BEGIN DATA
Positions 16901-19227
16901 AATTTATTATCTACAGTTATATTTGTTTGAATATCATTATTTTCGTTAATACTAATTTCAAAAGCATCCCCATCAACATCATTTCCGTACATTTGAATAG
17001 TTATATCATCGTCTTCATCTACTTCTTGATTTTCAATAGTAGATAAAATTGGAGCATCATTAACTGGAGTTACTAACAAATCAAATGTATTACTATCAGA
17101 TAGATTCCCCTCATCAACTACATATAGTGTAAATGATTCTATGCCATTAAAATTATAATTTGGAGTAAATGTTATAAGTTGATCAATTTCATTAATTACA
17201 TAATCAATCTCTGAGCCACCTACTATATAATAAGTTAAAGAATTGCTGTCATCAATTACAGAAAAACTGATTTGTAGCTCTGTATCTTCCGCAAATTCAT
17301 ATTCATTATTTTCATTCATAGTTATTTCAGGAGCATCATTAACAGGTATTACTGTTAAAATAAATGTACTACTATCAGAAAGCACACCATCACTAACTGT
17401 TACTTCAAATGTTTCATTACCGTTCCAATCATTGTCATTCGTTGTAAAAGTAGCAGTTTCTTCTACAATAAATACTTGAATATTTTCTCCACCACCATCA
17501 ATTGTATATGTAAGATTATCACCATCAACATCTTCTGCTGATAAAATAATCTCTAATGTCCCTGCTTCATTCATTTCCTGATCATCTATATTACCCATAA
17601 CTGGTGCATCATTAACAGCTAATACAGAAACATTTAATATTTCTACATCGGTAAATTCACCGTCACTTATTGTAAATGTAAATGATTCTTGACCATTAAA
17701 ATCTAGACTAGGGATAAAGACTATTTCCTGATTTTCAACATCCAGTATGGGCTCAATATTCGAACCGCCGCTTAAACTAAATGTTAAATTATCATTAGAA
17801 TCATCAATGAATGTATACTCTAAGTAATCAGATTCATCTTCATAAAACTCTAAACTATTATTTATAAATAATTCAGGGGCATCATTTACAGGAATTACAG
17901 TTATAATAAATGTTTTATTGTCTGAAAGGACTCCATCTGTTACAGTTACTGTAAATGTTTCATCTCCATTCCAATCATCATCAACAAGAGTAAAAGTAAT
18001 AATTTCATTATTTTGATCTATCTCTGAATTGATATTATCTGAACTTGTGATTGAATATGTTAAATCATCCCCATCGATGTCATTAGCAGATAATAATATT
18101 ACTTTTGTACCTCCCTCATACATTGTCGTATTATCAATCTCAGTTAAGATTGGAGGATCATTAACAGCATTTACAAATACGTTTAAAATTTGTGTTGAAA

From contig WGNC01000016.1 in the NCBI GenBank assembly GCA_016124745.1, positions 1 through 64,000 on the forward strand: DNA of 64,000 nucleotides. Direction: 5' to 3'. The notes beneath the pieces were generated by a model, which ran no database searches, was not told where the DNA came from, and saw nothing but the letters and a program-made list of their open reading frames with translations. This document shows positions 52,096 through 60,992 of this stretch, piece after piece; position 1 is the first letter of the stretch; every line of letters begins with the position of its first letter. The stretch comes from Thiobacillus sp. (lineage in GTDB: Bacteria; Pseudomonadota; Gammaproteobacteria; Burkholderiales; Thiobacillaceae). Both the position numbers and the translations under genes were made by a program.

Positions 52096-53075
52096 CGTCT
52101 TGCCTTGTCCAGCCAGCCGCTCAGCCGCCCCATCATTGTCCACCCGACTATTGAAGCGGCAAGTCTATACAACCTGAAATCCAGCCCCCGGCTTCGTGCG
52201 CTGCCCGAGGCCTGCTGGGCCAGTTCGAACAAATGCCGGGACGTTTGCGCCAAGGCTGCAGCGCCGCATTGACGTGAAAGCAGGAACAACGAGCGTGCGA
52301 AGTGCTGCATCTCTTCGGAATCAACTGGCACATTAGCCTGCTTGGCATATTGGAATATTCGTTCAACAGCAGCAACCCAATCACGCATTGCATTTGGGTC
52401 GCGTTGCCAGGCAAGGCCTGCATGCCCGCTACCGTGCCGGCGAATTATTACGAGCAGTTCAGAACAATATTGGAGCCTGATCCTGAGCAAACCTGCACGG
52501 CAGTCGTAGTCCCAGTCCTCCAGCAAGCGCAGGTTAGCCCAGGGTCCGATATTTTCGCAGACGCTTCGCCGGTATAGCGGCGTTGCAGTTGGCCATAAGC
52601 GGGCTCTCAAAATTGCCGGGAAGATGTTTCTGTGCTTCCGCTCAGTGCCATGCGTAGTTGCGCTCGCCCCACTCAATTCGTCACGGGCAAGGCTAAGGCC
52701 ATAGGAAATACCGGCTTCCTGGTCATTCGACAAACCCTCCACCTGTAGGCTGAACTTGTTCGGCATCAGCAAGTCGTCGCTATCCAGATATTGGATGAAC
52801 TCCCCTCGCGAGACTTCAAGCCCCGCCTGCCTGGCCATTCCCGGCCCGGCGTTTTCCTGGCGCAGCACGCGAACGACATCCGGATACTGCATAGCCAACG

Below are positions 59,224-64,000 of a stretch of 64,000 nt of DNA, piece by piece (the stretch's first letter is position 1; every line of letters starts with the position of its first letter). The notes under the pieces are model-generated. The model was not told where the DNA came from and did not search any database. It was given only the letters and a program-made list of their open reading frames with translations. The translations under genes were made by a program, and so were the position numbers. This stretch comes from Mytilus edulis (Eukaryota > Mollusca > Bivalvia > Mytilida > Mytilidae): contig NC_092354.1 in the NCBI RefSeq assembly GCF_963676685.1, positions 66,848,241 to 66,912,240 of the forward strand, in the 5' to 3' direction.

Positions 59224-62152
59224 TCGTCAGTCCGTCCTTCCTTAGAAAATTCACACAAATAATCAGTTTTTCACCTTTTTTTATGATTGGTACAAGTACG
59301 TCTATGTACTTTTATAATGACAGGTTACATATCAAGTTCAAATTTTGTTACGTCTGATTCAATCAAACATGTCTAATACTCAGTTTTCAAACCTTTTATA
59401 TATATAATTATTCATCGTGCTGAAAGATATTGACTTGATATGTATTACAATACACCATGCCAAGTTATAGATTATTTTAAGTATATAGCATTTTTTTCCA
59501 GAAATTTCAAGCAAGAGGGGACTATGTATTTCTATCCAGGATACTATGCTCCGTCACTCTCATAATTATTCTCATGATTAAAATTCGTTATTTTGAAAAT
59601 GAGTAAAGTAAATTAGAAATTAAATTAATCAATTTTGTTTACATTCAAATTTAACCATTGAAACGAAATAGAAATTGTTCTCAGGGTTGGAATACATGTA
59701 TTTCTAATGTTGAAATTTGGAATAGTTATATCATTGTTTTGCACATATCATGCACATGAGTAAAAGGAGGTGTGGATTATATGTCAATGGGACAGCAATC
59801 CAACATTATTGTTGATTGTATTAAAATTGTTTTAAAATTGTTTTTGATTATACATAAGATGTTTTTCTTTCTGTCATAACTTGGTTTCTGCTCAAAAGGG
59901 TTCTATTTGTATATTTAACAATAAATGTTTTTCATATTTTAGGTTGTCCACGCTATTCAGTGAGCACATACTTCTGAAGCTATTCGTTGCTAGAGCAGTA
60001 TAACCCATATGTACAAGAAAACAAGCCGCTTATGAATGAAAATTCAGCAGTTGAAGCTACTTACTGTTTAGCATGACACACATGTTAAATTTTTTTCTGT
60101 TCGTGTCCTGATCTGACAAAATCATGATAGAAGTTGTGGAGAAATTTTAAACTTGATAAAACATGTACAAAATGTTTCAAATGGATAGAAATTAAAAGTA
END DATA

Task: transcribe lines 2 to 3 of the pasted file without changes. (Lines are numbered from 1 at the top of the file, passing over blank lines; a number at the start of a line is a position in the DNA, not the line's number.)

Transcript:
16901 AATTTATTATCTACAGTTATATTTGTTTGAATATCATTATTTTCGTTAATACTAATTTCAAAAGCATCCCCATCAACATCATTTCCGTACATTTGAATAG
17001 TTATATCATCGTCTTCATCTACTTCTTGATTTTCAATAGTAGATAAAATTGGAGCATCATTAACTGGAGTTACTAACAAATCAAATGTATTACTATCAGA